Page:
On their fourth, and final, studio album on the Capitol label: Coliseum Rock (produced by The Guess Who producer Jack Richardson), Harkin and Sweval were replaced by Bobby Messano on guitar and Orville Davis on bass, respectively.[2] Previously, Davis was the bassist for Southern Rock band Hydra, which released multiple albums in the mid-1970s. His contributions can be heard on the first two LP's: 1974's Hydra and 1975's Land of Money. After leaving Hydra, Davis joined REX, a hard rock outfit fronted by Smith's younger brother, Rex Smith. [1]

After leaving Capitol, Starz split up in 1980[2]. Dube and Ranno put together a trio with bassist Peter Scance called Hard Core. In 1980 Starz reunited with a lineup of Smith, Ranno, Harkin, Davis, with Doug Madick on drums. The group played clubs up and down the East Coast in what amounted to a farewell tour. [1]

In 1981, Smith, Ranno, Madick, and Scance regrouped and rebranded as Hellcats.[2] Hellcats recorded five new songs, released as an EP on the independent, Radio Records label in 1982. [1]

In the mid-1980s, Ranno shifted the lineup of Hellcats, this time featuring Perry Jones on lead vocals. They produced and released an album in 1987 on the King Klassic record label, as well as a four-track EP in 1988. [1]

Brian Slagel of Metal Blade Records contacted Ranno in 1989, telling him of his longtime admiration of the band and asked if Ranno held the rights to any of the band's material. [1]

Ranno stated he owned two unreleased live shows and allowed Metal Blade to compile them as Live in Action, which contained cuts from a 1976 Cleveland show and a 1978 radio promotional show in Louisville, Kentucky, previously known as Live in Louisville. The release of Live in Action was a precursor to the 1990 release of the four Starz studio albums on compact disc, as the inaugural releases by Metal Blade's "Classics" imprint. [1]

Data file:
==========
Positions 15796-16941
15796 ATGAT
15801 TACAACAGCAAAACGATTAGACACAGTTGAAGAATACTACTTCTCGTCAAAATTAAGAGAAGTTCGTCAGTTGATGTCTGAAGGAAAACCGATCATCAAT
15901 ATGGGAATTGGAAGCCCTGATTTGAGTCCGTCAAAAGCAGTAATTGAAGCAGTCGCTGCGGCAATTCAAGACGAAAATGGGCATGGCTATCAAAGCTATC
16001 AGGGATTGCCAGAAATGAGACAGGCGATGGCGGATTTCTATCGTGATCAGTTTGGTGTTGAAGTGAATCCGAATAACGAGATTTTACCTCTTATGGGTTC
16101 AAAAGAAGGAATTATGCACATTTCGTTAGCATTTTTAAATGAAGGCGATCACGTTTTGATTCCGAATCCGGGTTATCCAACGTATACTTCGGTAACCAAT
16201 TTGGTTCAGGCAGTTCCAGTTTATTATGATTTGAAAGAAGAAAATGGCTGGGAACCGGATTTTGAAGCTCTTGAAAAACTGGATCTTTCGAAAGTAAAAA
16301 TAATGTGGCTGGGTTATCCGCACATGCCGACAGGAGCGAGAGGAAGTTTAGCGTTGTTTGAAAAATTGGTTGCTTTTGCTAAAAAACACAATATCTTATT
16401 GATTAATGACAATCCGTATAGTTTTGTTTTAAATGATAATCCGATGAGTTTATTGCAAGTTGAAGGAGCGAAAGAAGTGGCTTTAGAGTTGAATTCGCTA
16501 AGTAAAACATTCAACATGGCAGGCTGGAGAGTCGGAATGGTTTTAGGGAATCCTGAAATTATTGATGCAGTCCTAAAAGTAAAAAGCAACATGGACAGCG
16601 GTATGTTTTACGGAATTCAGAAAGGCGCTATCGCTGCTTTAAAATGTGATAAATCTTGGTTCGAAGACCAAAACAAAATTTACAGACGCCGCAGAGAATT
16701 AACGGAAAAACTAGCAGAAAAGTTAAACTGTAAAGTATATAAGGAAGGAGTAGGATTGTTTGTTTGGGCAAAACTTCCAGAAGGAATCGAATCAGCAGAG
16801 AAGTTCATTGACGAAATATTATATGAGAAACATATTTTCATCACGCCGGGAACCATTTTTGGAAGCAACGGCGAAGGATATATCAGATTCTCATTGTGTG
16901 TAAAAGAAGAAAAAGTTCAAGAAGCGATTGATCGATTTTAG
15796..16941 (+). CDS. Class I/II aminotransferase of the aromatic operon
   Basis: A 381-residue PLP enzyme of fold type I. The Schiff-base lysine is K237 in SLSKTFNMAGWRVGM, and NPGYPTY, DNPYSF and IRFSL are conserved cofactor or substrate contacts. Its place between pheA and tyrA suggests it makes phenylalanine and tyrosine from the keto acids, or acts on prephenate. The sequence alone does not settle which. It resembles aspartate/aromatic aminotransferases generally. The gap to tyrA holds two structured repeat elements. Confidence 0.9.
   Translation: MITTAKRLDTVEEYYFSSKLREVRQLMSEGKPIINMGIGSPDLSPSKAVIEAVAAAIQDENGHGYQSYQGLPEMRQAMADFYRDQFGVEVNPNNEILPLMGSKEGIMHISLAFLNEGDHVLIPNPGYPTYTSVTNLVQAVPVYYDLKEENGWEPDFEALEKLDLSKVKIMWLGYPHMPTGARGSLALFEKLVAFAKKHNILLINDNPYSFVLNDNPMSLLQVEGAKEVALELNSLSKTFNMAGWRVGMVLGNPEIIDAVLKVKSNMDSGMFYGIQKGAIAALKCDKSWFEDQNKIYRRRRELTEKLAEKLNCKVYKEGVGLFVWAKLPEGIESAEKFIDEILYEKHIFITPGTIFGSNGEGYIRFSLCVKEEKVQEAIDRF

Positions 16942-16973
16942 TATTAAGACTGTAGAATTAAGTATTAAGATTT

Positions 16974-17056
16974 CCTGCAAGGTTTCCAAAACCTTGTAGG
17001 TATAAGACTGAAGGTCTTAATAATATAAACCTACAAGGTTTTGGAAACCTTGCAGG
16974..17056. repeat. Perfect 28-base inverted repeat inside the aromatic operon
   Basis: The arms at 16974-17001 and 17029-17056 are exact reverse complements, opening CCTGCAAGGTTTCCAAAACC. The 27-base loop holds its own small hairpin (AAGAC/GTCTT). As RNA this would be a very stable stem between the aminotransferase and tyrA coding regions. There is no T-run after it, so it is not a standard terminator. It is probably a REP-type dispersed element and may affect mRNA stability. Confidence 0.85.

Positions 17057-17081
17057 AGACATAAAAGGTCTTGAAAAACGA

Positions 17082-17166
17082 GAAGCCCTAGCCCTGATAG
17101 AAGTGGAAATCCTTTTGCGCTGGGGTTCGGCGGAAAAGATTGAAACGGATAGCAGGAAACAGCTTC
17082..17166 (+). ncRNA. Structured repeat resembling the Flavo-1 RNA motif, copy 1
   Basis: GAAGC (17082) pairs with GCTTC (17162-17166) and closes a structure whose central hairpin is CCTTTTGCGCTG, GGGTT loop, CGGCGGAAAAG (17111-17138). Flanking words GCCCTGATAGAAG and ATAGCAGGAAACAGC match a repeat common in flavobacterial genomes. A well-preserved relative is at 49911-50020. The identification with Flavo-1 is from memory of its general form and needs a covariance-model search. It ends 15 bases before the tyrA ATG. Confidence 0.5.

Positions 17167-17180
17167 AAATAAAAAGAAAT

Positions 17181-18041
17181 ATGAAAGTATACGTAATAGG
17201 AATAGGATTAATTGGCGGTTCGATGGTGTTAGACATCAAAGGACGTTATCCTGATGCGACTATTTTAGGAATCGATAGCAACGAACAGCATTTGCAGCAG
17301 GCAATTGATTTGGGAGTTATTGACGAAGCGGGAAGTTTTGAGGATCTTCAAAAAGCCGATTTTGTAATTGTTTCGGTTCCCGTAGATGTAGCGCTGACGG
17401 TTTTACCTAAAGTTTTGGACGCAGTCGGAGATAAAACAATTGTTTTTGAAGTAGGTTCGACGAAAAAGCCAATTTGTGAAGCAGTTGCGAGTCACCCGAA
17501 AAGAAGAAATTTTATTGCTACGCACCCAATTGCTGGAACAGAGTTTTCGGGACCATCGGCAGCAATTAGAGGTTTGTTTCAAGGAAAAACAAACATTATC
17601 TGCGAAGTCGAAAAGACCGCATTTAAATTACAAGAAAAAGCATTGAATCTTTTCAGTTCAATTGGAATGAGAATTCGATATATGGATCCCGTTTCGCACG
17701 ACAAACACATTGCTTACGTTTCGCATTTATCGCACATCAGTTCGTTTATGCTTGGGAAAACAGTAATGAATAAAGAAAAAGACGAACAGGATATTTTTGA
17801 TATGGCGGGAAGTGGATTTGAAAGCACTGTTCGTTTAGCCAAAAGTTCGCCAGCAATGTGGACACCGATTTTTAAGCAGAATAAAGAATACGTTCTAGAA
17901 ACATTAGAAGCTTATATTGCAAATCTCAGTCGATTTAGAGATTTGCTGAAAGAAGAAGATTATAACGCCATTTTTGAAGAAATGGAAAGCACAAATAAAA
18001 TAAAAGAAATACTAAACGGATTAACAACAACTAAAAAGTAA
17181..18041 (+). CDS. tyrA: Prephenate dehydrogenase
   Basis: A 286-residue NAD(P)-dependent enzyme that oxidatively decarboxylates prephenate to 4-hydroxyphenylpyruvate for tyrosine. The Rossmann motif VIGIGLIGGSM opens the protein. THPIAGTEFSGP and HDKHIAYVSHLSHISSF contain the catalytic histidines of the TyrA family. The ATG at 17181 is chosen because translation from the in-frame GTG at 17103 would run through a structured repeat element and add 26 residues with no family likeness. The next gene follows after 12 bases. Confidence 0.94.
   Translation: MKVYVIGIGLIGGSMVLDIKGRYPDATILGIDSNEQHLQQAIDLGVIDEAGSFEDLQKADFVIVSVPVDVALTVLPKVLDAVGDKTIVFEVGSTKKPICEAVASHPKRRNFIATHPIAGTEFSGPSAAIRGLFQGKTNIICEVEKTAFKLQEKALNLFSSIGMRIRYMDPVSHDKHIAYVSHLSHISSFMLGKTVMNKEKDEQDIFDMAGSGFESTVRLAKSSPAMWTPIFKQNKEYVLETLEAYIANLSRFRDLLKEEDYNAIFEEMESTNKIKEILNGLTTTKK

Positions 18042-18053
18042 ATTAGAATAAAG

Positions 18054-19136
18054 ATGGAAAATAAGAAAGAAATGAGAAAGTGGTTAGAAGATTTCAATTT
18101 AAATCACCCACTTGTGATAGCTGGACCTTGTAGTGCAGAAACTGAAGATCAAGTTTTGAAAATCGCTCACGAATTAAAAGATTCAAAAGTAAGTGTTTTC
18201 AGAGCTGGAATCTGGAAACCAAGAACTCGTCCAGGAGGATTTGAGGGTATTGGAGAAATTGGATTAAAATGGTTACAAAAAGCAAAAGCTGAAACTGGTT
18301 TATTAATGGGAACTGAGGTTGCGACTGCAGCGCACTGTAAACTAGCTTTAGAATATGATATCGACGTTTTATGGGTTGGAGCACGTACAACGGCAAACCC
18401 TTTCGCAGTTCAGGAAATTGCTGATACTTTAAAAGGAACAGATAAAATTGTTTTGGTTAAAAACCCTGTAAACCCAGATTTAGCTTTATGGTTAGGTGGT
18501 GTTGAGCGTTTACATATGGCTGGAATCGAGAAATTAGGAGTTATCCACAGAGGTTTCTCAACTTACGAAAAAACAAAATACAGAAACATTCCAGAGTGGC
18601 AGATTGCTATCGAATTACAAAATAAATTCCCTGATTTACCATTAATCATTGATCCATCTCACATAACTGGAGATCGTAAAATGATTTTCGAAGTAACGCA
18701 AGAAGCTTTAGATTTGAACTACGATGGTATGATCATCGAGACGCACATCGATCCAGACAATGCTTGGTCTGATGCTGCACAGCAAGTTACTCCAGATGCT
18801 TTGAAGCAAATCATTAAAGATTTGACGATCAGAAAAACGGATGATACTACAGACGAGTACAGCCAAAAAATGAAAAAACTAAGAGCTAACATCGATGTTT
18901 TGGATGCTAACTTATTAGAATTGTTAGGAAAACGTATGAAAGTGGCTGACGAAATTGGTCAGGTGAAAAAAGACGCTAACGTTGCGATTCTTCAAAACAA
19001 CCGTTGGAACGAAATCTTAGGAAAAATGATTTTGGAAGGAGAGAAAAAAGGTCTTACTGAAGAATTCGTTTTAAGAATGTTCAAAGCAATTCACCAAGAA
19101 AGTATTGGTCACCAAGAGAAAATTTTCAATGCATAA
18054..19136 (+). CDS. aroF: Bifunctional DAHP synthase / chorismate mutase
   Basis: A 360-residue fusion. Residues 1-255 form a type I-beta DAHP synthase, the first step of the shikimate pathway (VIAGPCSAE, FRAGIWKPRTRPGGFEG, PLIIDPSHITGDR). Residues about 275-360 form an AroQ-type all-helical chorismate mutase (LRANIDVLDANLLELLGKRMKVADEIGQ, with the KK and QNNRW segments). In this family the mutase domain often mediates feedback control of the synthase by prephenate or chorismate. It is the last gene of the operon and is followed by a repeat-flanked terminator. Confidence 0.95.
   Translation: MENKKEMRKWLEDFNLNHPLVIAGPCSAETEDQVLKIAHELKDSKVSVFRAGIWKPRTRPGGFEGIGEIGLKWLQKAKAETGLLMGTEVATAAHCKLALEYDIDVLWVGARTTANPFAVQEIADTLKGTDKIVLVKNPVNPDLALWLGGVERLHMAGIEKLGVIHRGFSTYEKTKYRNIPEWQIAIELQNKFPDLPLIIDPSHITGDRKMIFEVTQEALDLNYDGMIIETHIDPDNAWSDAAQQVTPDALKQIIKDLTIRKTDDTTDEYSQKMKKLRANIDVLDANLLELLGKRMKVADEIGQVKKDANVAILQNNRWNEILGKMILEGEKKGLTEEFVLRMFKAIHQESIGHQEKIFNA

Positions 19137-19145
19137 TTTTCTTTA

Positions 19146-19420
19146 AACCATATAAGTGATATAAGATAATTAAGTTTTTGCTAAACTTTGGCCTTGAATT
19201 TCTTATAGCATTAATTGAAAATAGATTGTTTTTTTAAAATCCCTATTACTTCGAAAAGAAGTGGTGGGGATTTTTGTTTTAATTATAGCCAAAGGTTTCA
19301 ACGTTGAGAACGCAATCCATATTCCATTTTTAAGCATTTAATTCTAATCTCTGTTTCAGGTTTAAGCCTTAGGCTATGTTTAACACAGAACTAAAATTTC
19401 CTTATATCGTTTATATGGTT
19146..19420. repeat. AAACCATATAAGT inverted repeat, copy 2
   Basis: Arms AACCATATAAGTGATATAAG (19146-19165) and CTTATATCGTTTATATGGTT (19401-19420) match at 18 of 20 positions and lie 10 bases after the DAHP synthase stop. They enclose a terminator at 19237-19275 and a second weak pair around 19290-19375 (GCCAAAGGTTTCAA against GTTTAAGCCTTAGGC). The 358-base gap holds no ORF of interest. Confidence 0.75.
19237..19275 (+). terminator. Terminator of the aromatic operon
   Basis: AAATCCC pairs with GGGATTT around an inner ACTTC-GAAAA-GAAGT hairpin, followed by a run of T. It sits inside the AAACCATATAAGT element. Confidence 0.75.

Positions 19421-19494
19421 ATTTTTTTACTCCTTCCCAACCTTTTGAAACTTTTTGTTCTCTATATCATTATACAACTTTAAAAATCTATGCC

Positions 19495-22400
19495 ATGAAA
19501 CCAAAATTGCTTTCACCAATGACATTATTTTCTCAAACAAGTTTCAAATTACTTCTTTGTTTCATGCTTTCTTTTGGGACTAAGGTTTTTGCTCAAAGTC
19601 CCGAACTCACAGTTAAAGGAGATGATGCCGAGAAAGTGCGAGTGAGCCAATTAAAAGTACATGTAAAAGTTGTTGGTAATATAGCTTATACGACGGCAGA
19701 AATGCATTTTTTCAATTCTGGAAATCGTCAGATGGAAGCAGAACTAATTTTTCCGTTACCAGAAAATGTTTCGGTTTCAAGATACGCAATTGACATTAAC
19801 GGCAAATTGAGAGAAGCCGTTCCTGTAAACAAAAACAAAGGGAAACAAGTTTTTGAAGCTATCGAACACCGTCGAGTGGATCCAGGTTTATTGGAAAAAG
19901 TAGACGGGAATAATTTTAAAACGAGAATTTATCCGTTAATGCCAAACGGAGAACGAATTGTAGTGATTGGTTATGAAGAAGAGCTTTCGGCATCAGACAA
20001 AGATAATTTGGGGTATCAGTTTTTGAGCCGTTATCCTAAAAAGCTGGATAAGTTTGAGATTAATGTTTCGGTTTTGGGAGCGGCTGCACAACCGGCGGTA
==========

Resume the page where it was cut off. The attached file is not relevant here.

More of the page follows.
The albums have been subsequently re-released on CD (by other labels and the band themselves), with bonus tracks primarily composed of material from the band's days as Fallen Angels, as well as a few songs from the 1992 reunion (independent) album: Requiem. [1]

In 1990, Smith and Harkin went to New York to join Ranno in writing and recording five new songs. Madick played drums on the new project, as Dube had left the music business to work as an architect. Harkin played bass, since Pieter Sweval had passed away on January 23rd of that year. [1]

The songs were released (with some live tracks, plus other previously written, yet unreleased songs) on their own label - Drastic CD - in 1992 as the aforementioned Requiem. After this, Ranno continued on his own with the Richie Ranno Group, which put out a CD (RRG) in 1996. [1]

Ranno was approached in 2003 by a British promoter who wanted to bring STARZ over to the UK. This particular UK tour never materialized; however, the surviving original members (Smith, Ranno, Harkin, and Dube), with new bassist George DiAna, regrouped that same year for a number of successful club dates, culminating in the two-day, 2005 "Starzfest" in Teaneck, New Jersey, which featured the entire band joined by Messano and Davis. They performed the studio album catalog in their entirety, including songs which had never previously been performed live. Two concerts in California were also performed in late 2005, one recorded for a television special. [1]